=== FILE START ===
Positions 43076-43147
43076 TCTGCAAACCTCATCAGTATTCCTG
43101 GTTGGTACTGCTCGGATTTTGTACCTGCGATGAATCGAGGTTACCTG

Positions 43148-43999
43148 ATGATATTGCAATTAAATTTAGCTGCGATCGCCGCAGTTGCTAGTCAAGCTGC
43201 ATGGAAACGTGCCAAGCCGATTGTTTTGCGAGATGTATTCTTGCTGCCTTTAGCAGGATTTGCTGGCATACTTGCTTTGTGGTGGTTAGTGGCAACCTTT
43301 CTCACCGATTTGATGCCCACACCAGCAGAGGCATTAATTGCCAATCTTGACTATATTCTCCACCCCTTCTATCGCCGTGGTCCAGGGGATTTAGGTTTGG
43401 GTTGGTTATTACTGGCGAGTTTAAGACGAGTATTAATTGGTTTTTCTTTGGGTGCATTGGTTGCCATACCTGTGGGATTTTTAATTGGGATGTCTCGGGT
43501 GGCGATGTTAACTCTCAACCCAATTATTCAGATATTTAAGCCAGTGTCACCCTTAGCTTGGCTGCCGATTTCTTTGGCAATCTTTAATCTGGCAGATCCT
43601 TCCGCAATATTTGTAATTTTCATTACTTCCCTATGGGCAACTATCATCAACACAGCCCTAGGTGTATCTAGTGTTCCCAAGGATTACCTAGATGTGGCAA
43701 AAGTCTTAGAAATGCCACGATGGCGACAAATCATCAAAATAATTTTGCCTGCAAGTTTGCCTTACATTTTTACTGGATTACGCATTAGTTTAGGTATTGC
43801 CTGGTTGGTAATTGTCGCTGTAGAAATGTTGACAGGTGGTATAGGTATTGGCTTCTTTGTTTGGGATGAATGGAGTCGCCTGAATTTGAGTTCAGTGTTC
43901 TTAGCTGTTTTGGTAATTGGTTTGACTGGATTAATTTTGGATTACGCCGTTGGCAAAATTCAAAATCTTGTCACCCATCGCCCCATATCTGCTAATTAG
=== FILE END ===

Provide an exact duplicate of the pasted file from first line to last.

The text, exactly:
Positions 43076-43147
43076 TCTGCAAACCTCATCAGTATTCCTG
43101 GTTGGTACTGCTCGGATTTTGTACCTGCGATGAATCGAGGTTACCTG

Positions 43148-43999
43148 ATGATATTGCAATTAAATTTAGCTGCGATCGCCGCAGTTGCTAGTCAAGCTGC
43201 ATGGAAACGTGCCAAGCCGATTGTTTTGCGAGATGTATTCTTGCTGCCTTTAGCAGGATTTGCTGGCATACTTGCTTTGTGGTGGTTAGTGGCAACCTTT
43301 CTCACCGATTTGATGCCCACACCAGCAGAGGCATTAATTGCCAATCTTGACTATATTCTCCACCCCTTCTATCGCCGTGGTCCAGGGGATTTAGGTTTGG
43401 GTTGGTTATTACTGGCGAGTTTAAGACGAGTATTAATTGGTTTTTCTTTGGGTGCATTGGTTGCCATACCTGTGGGATTTTTAATTGGGATGTCTCGGGT
43501 GGCGATGTTAACTCTCAACCCAATTATTCAGATATTTAAGCCAGTGTCACCCTTAGCTTGGCTGCCGATTTCTTTGGCAATCTTTAATCTGGCAGATCCT
43601 TCCGCAATATTTGTAATTTTCATTACTTCCCTATGGGCAACTATCATCAACACAGCCCTAGGTGTATCTAGTGTTCCCAAGGATTACCTAGATGTGGCAA
43701 AAGTCTTAGAAATGCCACGATGGCGACAAATCATCAAAATAATTTTGCCTGCAAGTTTGCCTTACATTTTTACTGGATTACGCATTAGTTTAGGTATTGC
43801 CTGGTTGGTAATTGTCGCTGTAGAAATGTTGACAGGTGGTATAGGTATTGGCTTCTTTGTTTGGGATGAATGGAGTCGCCTGAATTTGAGTTCAGTGTTC
43901 TTAGCTGTTTTGGTAATTGGTTTGACTGGATTAATTTTGGATTACGCCGTTGGCAAAATTCAAAATCTTGTCACCCATCGCCCCATATCTGCTAATTAG